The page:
I was rather disappointed by this book. It feels incomplete and there is a lot of duplication.
Introduction: How This Book Came to Be
Taking a long walk was his preferred way to have a serious conversation.
His more important goal was to do what Bill Hewlett and his friend David Packard had done, which was create a company that was so imbued with innovative creativity that it would outlive them.
Childhood: Abandoned and Chosen
He grew up not only with a sense of having once been abandoned, but also with a sense that he was special. In his own mind, that was more important in the formation of his personality.
It soon became clear that Jobs, by both nature and nurture, was not disposed to accept authority.
Odd Couple: The Two Steves
The Dropout: Turn On, Tune In...
Jobs's craziness was of the cultivated sort. He had begun his lifelong experiments with compulsive diets, eating only fruits and vegetables, so he was as lean and tight as a whippet. He learned to stare at people without blinking, and he perfected long silences punctuated by staccato bursts of fast talking. This odd mix of intensity and aloofness, combined with his shoulder-length hair and scraggly beard, gave him the aura of a crazed shaman. He oscillated between charismatic and creepy.
He just said good-bye and walked out.
Patience was never one of his virtues.
Jobs's engagement with Eastern spirituality, and especially Zen Buddhism, was not just some passing fancy or youthful dabbling. He embraced it with his typical intensity, and it became deeply ingrained in his personality.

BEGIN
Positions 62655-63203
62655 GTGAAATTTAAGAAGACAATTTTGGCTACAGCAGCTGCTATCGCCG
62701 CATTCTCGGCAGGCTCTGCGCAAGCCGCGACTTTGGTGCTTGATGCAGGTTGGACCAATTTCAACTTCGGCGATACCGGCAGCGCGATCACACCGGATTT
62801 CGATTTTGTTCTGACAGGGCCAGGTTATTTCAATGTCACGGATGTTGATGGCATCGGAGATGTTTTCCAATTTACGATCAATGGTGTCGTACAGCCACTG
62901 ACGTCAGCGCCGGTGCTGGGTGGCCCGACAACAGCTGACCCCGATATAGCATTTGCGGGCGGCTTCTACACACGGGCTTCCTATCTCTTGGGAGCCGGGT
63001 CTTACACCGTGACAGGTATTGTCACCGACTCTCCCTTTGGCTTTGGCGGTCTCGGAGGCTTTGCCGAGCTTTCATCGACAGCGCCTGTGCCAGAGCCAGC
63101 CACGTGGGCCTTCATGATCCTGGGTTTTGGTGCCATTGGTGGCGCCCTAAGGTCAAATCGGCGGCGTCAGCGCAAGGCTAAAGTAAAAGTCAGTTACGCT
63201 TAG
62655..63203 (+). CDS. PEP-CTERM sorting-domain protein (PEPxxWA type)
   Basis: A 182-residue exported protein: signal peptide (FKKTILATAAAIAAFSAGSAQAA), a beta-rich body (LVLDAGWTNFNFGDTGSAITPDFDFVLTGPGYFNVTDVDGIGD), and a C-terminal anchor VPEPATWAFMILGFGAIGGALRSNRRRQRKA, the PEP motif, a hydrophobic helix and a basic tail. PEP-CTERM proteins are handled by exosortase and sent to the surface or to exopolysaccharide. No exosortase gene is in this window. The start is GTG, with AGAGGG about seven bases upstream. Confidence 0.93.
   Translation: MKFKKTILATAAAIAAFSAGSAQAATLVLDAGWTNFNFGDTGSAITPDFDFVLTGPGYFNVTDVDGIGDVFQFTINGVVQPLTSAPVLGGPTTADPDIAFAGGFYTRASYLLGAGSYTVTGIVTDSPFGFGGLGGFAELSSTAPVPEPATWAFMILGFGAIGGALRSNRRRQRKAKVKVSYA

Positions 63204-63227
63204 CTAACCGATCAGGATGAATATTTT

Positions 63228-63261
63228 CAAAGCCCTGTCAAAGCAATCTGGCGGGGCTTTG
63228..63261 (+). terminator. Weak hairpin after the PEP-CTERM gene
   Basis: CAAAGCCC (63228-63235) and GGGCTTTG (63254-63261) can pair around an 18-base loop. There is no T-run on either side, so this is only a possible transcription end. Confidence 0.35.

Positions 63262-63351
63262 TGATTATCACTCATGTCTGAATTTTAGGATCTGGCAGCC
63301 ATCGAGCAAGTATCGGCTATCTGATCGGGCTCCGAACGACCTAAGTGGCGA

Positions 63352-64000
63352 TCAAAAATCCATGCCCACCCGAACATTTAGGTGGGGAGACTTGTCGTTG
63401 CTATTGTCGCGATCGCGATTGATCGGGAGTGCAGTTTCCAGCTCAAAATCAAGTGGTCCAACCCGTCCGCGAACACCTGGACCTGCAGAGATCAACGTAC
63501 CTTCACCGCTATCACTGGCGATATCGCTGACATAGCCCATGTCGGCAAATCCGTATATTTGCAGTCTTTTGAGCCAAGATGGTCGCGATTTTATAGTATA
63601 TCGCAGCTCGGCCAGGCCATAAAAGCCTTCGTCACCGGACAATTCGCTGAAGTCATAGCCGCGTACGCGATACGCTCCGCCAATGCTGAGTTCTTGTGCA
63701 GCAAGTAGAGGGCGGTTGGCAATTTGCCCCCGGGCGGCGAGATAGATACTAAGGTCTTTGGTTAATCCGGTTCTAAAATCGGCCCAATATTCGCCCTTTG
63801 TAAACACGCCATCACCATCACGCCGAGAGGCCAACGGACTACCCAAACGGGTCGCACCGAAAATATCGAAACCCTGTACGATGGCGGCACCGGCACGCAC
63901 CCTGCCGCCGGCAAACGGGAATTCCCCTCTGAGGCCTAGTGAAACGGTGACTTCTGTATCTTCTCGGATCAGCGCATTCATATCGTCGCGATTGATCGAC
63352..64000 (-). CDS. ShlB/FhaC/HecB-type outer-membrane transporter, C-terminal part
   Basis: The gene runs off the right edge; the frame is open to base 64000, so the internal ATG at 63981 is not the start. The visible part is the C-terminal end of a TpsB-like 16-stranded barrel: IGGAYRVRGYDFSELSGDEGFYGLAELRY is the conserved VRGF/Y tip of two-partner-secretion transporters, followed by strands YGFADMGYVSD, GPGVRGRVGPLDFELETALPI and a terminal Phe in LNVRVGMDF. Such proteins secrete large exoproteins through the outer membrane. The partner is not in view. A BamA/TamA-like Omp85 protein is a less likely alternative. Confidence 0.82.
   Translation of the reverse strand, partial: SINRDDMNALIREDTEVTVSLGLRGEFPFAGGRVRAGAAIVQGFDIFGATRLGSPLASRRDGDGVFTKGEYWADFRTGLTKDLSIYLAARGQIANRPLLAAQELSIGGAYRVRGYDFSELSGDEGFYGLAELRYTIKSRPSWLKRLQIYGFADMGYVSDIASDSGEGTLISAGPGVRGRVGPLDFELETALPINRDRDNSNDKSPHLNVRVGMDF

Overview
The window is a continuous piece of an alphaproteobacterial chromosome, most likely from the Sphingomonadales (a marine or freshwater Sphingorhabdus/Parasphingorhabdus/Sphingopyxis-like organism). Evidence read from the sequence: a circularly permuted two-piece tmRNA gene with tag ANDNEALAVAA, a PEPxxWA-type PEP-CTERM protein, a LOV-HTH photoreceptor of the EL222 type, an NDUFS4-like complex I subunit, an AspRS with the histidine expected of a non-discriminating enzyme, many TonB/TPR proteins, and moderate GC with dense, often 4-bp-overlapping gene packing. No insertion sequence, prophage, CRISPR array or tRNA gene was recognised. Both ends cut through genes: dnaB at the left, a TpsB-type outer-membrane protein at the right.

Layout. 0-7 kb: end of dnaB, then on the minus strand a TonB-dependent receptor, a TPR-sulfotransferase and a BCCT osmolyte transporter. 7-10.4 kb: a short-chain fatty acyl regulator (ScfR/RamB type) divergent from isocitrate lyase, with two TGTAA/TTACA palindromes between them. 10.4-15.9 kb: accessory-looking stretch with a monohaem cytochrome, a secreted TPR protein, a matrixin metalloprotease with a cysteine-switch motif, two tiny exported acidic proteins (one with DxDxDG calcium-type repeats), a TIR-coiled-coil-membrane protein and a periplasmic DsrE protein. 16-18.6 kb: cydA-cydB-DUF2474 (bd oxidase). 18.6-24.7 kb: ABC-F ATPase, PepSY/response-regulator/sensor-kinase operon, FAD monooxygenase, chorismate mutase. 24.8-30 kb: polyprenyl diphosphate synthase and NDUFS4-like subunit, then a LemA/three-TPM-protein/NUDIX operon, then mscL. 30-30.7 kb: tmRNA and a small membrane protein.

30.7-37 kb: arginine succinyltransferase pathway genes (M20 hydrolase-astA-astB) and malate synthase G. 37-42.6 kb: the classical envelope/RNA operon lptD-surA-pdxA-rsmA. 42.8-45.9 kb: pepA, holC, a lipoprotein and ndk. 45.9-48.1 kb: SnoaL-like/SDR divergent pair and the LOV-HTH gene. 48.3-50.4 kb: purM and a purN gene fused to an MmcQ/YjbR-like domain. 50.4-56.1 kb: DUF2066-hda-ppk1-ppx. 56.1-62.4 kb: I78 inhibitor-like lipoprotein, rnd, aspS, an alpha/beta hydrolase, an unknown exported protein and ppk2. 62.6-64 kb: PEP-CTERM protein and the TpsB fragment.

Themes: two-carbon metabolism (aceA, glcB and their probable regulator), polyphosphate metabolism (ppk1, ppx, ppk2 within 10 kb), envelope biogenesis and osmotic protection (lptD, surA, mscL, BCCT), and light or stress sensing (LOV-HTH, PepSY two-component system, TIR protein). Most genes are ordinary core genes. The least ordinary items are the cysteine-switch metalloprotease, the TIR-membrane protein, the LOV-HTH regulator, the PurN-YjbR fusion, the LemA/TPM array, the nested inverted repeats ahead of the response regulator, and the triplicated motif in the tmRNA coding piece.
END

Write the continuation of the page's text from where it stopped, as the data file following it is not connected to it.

His intensity, however, made it difficult for him to achieve inner peace; his Zen awareness was not accompanied by an excess of calm, peace of mind, or interpersonal mellowness.
Atari and India: Zen and the Art of Game Design
When he happened to interact with others, he was prone to informing them that they were "dumb shits".
Pretend to be completely in control and people will assume that you are.
The Apple I: Turn On, Boot Up, Jack In...
The Apple II: Dawn of a New Age
He wanted – as he would his entire career – to provide power in a way that avoided the need for a fan. Fans inside computers were not Zen-like; they distracted.
Jobs's father had once taught him that a drive for perfection meant caring about the craftsmanship even of the parts unseen.
Chrisann and Lisa: He Who Is Abandoned...
When Jobs did not want to deal with a distraction, he sometimes just ignored it, as if he could will it out of existence.
Xerox and Lisa: Graphical User Interfaces
In the annals of innovation, new ideas are only part of the equation. Execution is just as important.
Going Public: A Man of Wealth and Fame
The Mac is born: You Say You Want a Revolution
The Reality Distortion Field: Playing by His Own Set of Rules
Another key aspect of Jobs's worldview was his binary way categorizing things. People were either "enlightened" or "an asshole". Their work was either "the best" or "totally shitty". But these categories were not immutable, for Jobs could rapidly reverse himself.
There were some upsides to Jobs's demanding and wounding behavior. People who were not crushed ended up being stronger. They did better work, out of both fear and an eagerness to please.